measurement of mRNA-stability?

Michael L. Sullivan mlsulliv at
Fri Mar 3 12:59:48 EST 2000

>Hi everyone,
>does anyone know how to measure the stability or halflife of mRNA? How
>can I measure the length of the poly(A)-tail? Any tips are welcome.
>With best regards.

The best ways to measure mRNA stability depends somewhat on what system you
are using, i.e. plant, animal, yeast and in some cases the properties of
the particular message you want to assay.  Roy Parker's lab has done lots
of work with yeast, including looking at poly(A)-tail length.  Pam Green's
lab has done lots of work with plant mRNA stability.  There are lot's of
people who work on mRNA stability in mammalian cells.  There's no one
protocol.  I think your best bet is to go to the literature and find
something similar to what you are interested in doing.

By the way, in my opinion, the best experiments with mRNA stability involve
the use of regulated promoters, whereby transcription of the message of
interest can be shut off while minimally perterbing the cells.  Following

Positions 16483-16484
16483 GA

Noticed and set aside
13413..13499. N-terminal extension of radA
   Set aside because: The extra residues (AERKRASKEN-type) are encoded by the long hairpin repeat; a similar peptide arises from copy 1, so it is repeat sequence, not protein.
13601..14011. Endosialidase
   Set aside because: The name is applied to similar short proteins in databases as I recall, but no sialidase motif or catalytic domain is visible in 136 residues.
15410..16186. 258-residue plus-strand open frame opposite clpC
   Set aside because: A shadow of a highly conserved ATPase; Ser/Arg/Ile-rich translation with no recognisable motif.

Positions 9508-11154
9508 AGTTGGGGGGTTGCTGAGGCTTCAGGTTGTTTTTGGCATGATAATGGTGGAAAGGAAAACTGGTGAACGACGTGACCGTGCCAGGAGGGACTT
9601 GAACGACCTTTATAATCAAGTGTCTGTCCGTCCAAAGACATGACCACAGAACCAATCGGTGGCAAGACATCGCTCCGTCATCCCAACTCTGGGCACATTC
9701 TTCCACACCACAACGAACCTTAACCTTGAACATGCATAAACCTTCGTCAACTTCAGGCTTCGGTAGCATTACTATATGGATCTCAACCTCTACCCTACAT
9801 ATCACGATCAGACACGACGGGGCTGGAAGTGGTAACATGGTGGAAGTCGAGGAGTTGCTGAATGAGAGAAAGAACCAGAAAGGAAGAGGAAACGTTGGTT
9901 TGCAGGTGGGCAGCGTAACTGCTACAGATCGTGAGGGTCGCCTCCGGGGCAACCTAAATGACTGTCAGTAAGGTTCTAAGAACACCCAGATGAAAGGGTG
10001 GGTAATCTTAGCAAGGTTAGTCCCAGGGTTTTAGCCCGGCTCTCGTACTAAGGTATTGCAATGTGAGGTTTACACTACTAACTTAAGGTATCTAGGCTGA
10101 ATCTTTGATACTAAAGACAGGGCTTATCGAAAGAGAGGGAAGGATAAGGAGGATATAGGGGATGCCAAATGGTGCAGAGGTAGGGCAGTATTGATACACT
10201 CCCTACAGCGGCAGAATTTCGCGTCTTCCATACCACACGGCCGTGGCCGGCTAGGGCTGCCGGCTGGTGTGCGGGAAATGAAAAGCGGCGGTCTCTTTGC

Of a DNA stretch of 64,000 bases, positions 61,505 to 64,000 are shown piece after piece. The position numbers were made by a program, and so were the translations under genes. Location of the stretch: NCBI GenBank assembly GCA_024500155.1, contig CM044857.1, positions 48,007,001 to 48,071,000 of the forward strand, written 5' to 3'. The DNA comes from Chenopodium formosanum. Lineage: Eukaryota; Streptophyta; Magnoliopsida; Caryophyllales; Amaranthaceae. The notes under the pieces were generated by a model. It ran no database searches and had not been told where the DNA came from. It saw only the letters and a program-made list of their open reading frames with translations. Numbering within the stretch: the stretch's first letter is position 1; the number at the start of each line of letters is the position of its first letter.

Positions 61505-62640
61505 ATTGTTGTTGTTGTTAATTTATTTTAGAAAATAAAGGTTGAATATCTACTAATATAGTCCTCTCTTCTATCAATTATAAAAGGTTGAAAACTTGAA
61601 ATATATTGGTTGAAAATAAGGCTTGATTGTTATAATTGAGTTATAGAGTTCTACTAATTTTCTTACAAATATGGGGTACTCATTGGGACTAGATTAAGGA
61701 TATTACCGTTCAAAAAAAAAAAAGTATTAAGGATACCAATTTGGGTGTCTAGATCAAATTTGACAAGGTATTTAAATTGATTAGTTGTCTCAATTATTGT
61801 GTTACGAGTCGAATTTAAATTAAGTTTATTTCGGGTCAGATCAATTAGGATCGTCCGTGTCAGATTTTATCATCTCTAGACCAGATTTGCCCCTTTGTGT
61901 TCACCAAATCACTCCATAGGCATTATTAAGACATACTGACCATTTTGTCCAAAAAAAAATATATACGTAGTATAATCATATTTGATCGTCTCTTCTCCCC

the transcriptional shut-off, mRNA levels of the message of interest can be
followed over time by northern blotting, nuclease protection, etc.  The
results of experiments with transcriptional inhibitors (such as
ActinomycinD), while useful and informative,  have to be interpreted with
caution.  Examples of regulated promoters are Gal1 in yeast, c-fos in
mammalian cells, and a number of tetracyline regulated promoters which have
been developed for mammalian and plant systems.  I'm sure there are others,
as well.


Michael L. Sullivan, Ph.D

Institute for Molecular Virology
University of Wisconsin-Madison
1525 Linden Drive
Madison WI, 53706

(608) 262-3035 Phone
(608) 265-9214 FAX


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